Southern Italy or ‘Mezzogiorno‘ (literally meaning ‘midday’), is the traditional term for the southern regions of Italy, encompassing the southern section of the continental Italian Peninsula and the island of Sicily. It generally coincides with the administrative regions of Abruzzo, Apulia, Basilicata, Campania, Calabria, Molise, Sicily, and Sardinia. Some also include the most southern and eastern parts of Lazio (Sora, Cassino, Gaeta, Cittaducale and Amatrice districts) within the Mezzogiorno, because these territories were also part of the Kingdom of the Two Sicilies, the dividing line of which is still present today in our own home town of Vallecorsa – the valley of olive oil. The island of Sardinia, although for cultural and historical reasons having less in common with the aforementioned regions, is frequently included as Southern Italy often for statistical and economical purposes.
Southern Italy carries a unique legacy of culture. It features many major tourist attractions, such as the Palace of Caserta, the Amalfi Coast, Pompeii and other archaeological sites, many of which are protected by UNESCO. There are also many ancient Greek cities in Southern Italy, such as Sybaris, which were founded several centuries before the start of the Roman Republic. Some of its beaches, woodlands and mountains are preserved in several National Parks; a major example is La Sila, a mountainous plateau occupying the provinces of Cosenza and Catanzaro in the region of Calabria.
Italy’s southern regions have so much to offer. For example, whether you like your beaches high and rocky or low and sandy, you’re never too far from a great beach in southern Italy, which boasts 2849 km of largely unspoiled coastline. Rabbit Beach ofLampedusa, Sicily, is ranked Italy’s best. On top of that, you have the coastline that stretches from Campania to Calabria, not forgetting the crystal-clear waters of Puglia.
In addition to its great beaches, southern Italy protects over 25% of all the country’s UNESCO heritage sites, boasting a wealth of natural, volcanic wonders as well as cultural sites revealing the rich tapestry of the area’s human history.
But in spite of such great resources, tourist revenues in southern Italy were less than half of those for central and northern Italy in 2013. However the richness of the area is slowly being appreciated by first-time tourists and seasoned Italophiles alike, who want to avoid the more crowded destinations of Rome, Florence and Venice.
A recent success story for southern tourism comes from the small town of Matera, in Basilicata. The town went from being one of the poorest in Italy to the European Capital of Culture in 2009. The town has also attracted Hollywood, with scenes from the Ben Hur remake being filmed there earlier this year.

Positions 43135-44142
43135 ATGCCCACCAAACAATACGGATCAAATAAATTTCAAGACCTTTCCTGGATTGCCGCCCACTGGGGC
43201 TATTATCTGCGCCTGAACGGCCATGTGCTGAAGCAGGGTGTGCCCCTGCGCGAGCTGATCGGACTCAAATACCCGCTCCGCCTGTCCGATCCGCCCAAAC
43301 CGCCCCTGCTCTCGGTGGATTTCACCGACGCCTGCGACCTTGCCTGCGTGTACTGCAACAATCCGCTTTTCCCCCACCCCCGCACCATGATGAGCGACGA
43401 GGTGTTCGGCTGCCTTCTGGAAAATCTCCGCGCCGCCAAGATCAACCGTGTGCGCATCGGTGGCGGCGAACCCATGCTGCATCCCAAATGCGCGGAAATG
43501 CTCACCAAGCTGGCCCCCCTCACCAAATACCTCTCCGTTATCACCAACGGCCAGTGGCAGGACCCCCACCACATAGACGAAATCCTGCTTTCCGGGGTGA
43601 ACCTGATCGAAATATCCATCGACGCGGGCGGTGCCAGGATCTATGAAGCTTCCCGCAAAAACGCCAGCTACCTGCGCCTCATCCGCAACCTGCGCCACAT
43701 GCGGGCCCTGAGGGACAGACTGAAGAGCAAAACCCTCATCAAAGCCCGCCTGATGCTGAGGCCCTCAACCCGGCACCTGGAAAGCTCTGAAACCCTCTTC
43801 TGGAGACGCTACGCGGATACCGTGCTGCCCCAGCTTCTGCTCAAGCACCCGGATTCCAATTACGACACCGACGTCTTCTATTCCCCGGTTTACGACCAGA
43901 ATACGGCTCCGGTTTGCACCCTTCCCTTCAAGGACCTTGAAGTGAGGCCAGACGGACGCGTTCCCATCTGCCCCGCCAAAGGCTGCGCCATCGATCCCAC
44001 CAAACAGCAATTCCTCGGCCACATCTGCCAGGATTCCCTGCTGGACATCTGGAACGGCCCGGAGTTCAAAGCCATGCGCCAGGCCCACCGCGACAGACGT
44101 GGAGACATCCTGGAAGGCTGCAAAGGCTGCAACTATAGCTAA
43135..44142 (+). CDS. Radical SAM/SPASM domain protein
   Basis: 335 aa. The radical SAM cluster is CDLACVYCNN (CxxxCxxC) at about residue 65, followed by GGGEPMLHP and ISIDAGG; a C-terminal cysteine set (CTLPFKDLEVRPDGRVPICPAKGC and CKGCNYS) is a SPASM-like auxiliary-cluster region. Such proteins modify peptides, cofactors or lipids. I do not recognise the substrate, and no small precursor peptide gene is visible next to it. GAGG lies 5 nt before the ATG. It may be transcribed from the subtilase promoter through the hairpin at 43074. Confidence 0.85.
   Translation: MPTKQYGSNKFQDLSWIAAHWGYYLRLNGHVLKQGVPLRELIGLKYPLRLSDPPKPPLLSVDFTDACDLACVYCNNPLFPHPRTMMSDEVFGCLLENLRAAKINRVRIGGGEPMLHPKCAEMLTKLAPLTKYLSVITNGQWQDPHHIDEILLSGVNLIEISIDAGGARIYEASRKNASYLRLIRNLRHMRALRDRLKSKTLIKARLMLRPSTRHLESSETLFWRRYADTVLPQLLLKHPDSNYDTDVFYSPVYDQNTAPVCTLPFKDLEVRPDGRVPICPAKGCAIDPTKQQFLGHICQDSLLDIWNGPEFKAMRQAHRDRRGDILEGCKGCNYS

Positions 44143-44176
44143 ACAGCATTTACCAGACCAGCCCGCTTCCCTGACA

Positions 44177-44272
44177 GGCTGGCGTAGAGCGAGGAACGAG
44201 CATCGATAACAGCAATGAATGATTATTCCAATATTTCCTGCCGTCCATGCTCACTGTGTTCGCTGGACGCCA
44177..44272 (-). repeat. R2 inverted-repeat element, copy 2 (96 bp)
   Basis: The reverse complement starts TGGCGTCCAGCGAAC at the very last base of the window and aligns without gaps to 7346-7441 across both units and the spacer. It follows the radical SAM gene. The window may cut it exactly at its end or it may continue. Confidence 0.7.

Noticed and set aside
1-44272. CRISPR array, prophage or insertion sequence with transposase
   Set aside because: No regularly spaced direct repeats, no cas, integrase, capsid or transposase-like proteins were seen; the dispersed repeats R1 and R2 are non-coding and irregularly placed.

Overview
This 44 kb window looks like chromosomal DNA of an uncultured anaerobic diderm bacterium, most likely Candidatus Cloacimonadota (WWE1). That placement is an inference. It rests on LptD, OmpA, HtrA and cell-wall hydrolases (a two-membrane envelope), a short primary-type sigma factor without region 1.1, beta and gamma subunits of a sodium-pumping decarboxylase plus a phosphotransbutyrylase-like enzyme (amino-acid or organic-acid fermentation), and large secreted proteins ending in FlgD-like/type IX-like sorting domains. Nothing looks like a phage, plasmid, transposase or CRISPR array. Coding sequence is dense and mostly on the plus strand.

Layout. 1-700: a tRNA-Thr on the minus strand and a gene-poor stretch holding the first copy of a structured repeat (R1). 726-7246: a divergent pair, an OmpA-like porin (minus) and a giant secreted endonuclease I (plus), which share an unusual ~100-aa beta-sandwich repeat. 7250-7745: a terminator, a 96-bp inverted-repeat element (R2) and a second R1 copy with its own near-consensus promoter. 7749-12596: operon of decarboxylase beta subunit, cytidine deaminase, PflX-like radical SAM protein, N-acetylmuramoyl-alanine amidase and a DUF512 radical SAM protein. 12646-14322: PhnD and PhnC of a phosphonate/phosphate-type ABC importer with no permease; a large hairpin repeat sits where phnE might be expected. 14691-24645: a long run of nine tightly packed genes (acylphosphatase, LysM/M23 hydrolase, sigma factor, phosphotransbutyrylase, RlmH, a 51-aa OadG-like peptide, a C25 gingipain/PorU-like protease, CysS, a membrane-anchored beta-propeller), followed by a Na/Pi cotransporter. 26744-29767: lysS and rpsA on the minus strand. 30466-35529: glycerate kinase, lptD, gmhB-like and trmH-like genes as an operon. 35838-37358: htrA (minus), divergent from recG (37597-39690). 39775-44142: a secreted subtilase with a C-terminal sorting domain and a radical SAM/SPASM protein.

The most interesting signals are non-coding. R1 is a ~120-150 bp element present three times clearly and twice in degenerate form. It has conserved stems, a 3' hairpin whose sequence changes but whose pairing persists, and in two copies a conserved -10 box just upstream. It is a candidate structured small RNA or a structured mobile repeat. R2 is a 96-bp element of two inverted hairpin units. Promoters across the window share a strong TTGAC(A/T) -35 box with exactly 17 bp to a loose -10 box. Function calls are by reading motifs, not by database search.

Up until the 1860s, the economy of the southern Italy largely revolved around a feudal agricultural system. Now completely modernized, the south is reaping the benefits of its not-so-distant agricultural past. The area is home to a wide array of wonderful and unique produce, and is a place where where ancient traditions are still alive and well – not least at the table. Testament to its thriving food scene, 79 of Italy’s 221 products that are protected by geographic labels of origin are produced in the south, including buffalo mozzarella. Southern Italy is also full of less well-known wonders like Taurisi red wine, which owes its existence to the volcanic soils around Mount Vesuvius.
It’s easy to join in the fun if you live in the south: just put on some nice clothes and then head out to one of your town’s promenading – ‘passeggiata’ hot spots, usually to be found along a main road in the city center or the sea front. The evening stroll is the perfect opportunity to catch up with friends and is a great opportunity to spy on your ex, or even attempt to “bump into”, your latest crush. People living in the south happily reported that the tradition is still very much alive and well, providing them with the perfect opportunity to socialize and catch some light exercise before dinner.
The mid-afternoon nap or ‘riposo’, is alive and well down south where it is still taken after lunch in many areas across southern Italy. In fact, one mayor in Campania was so eager to protect his snoozing citizens, that he banned dogs from barking during the hours of the riposo. The reasons for this differing sleep culture in southern Italy are numerous. Napping allows you to avoid the afternoon heat, stuff yourself at lunch without worrying about feeling drowsy at work and keeps you fresh for your evening passeggiata. In many areas of southern Italy, the shops still close and shutters come down for a good couple of hours to accommodate the longstanding tradition, much to the ire of impatient shoppers who forget it’s nap-time. While the idea of getting some sleep in the middle of the day is probably enough to provoke outrage from anyone living more than 50 degrees north of the equator, it actually has a whole range of health benefits. A 2007 study showed that midday napping reduced the rate of coronary mortality by 37 percent.
Which brings us nicely to living longer, another thing people in Italy’s much maligned southern regions do very well. Especially the women. In southern Italy women live to an average of 80.6 years, compared to the national average of 79.8. The average life expectancy in the south of Italy is among the highest in Europe, and Sicily can even boast a village of centenarians.
Clearly, the combined effects of the south’s good food, lunchtime naps, clean air, great beaches and social evening strolls can do wonders for you.